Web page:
Materials Sciences and Applicatio n, 2011, 2, 818-826
doi:10.4236/msa.2011.27111 Published Online July 2011 (
Copyright © 2011 SciRes. MSA
Effect of Ethylene Carbonate (EC) Plasticizer on
Poly (Vinyl Chloride)-Liquid 50% Epoxidised
Natural Rubber (LENR50) Based Polymer
M. Y. A. Rahman1* , A. Ahmad2,3*, T. K. Lee2,3, Y. Farina3, H. M. Dahlan4
1College of Engineering, University Tenaga Nasional, Kajang, Malaysia; 2
Polymer Research Center, Faculty of Science and
Technology, Universiti Kebangsaan Malaysia, Bangi, Malaysia; 3School of Chemical Sciences and Food Technology, Faculty of
Science and Technology, Universiti Kebangsaan Malaysia, Bangi, Malaysia; 4Radiation Processing Technology Division, Malaysian
Nuclear Agency (MINT) Bangi, Kajang, Malaysia.
Received April 14th, 2011; revised May 25th, 2011; accepted June 6th, 2011.
In this research, new thin film of a free standing electrolyte film containing poly(vinyl) chloride (PVC), 50% liquid
epoxidized natural rubber (LENR50), Ethylene carbonate (EC) blends as a host for the electrolyte which was doped
with lithium perchlorate (LiClO4) as the dopant salt was successfully prepared with solution casting technique. The
polymer electrolyte of PVC-LENR50-EC-LiClO4 was characterized using impedance spectroscopy (EIS), scanning
electron microscopy (SEM) and Fourier transform infrared (ATR-FTIR). From the EIS results shows that electrolyte
exhibited the highest ionic conductivity of 2.1 × 10–7 Scm–1 at the 30 wt.% of LiClO4. The ionic conductivity result was
supported by the morphological studies which revealed the good homogeneity of the PVC-LENR50-EC blends as no
phase separation was observed. The smooth surface can ease the mobility of ions in the system complexes. In addition,
the formation of micro-pores by introducing lithium salts to the electrolyte also improved the transportation properties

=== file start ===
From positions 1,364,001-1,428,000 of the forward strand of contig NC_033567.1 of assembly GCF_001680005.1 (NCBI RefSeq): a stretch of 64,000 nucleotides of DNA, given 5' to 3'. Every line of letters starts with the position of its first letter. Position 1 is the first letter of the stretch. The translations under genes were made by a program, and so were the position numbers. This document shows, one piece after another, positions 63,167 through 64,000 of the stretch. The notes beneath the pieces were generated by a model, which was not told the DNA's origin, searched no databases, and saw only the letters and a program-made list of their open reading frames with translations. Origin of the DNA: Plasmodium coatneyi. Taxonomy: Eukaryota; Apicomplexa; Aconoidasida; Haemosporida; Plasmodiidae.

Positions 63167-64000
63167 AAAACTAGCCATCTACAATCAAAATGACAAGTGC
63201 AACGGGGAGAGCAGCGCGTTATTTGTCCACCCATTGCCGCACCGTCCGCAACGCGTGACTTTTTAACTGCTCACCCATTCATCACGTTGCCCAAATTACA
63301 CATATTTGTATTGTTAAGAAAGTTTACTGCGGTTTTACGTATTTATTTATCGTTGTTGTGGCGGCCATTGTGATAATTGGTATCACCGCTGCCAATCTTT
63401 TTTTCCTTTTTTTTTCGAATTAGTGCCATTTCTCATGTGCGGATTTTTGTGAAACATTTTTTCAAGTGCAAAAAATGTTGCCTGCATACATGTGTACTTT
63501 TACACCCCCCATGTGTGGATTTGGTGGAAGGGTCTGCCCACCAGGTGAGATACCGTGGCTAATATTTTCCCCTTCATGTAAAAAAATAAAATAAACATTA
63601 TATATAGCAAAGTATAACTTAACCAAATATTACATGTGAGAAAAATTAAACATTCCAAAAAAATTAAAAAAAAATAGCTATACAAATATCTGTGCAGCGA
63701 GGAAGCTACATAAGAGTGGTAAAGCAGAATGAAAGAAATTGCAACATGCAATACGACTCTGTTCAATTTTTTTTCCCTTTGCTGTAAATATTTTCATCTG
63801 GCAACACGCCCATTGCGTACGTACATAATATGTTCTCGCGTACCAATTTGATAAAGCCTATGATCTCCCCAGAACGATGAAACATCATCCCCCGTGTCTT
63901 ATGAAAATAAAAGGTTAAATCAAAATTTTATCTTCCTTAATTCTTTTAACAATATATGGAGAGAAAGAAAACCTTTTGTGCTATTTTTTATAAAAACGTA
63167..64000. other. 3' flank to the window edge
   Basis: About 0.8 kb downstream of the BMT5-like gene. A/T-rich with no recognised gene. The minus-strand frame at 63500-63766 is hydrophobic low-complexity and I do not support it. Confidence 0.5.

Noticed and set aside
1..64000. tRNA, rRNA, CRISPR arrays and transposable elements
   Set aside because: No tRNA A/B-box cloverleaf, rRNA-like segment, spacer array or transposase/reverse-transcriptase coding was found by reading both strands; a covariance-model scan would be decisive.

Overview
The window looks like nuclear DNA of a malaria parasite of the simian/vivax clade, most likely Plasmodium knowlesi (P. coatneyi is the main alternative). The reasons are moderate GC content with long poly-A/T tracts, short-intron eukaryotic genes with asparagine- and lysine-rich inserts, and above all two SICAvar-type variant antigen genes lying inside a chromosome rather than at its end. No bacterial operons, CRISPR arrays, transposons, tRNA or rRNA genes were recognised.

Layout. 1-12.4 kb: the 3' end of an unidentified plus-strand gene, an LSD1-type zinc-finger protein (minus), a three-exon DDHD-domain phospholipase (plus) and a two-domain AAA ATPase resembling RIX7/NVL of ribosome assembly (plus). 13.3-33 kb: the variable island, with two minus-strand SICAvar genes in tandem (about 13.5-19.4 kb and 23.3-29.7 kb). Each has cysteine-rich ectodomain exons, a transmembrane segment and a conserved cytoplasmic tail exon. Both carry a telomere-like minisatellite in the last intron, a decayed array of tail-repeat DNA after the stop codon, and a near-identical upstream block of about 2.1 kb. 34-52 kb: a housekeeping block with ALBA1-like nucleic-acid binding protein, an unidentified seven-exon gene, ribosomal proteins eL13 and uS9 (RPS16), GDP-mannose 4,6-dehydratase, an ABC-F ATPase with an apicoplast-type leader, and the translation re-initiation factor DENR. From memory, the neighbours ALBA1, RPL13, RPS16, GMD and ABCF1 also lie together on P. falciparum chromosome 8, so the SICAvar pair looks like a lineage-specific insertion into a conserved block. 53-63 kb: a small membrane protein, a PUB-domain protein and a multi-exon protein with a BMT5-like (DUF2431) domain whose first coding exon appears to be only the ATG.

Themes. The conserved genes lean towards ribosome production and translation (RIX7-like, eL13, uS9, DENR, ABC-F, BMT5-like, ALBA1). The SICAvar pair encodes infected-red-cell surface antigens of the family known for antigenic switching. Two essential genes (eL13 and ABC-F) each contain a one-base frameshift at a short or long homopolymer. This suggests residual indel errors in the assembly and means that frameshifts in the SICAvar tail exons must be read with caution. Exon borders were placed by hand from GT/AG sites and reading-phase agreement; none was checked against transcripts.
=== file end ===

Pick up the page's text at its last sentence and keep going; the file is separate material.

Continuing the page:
of Li+ ions in the electrolyte system and hence improving its ionic conductivity. The features of complexation of the
electrolytes were studied by ATR-FTIR.
Keywords: PVC, LENR50, LiClO4, Ionic Conductivity, Polymers Electrolyte, EC
1. Introduction
Ionic conducting polymer was first suggested by Fenton
and Wright in 1973. Since the pioneering work by
Wright on ions conductivity in the poly (ethylene
oxide)/alkali metal salt complexes, the studies on solid
polymer electrolytes (SPEs) have attracted and receiving
a great deal of attention due to its proposed large scale
use in high energy density secondary lithium ion
batteries, sensors, solar cell, fuel cell as well as electro-
chromic smart windows [1-4]. In the beginning of 21st
century, high demands for new renewable energy,
storage system and fast emerging of sophisticated
microelectronic portable applications, solid state lithium
ion batteries have become most preferred power source
because of their advantages such as high energy density,
long life cycle and absence of a “memory” effect problem.
SPEs possessed many advantage over conventional liquid
electrolytes in terms of shape, geometry, mechanical
strength and good electrode-electrolyte contact [4,5].
However, one of the biggest drawbacks in development of
SPE is having low conductivity at ambient temperature [4,
6]. Numerous efforts and approaches have been
employed such as addition of nano-size ceramic filler/
additives, plasticizer (EC and PC), radiation, binary
blending of polymers and etc [7-12].